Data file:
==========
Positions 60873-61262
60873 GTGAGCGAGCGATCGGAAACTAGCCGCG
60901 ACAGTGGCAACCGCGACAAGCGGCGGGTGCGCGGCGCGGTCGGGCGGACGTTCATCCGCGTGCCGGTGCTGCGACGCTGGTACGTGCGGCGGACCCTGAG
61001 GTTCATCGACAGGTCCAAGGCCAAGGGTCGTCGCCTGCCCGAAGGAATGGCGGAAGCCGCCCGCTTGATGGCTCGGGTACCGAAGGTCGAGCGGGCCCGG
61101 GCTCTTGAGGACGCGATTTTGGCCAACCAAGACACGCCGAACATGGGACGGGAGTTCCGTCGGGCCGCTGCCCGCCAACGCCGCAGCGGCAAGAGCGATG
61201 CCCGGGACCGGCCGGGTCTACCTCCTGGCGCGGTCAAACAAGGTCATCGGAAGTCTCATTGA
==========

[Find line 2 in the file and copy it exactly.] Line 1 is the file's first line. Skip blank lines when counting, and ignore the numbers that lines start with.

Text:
60873 GTGAGCGAGCGATCGGAAACTAGCCGCG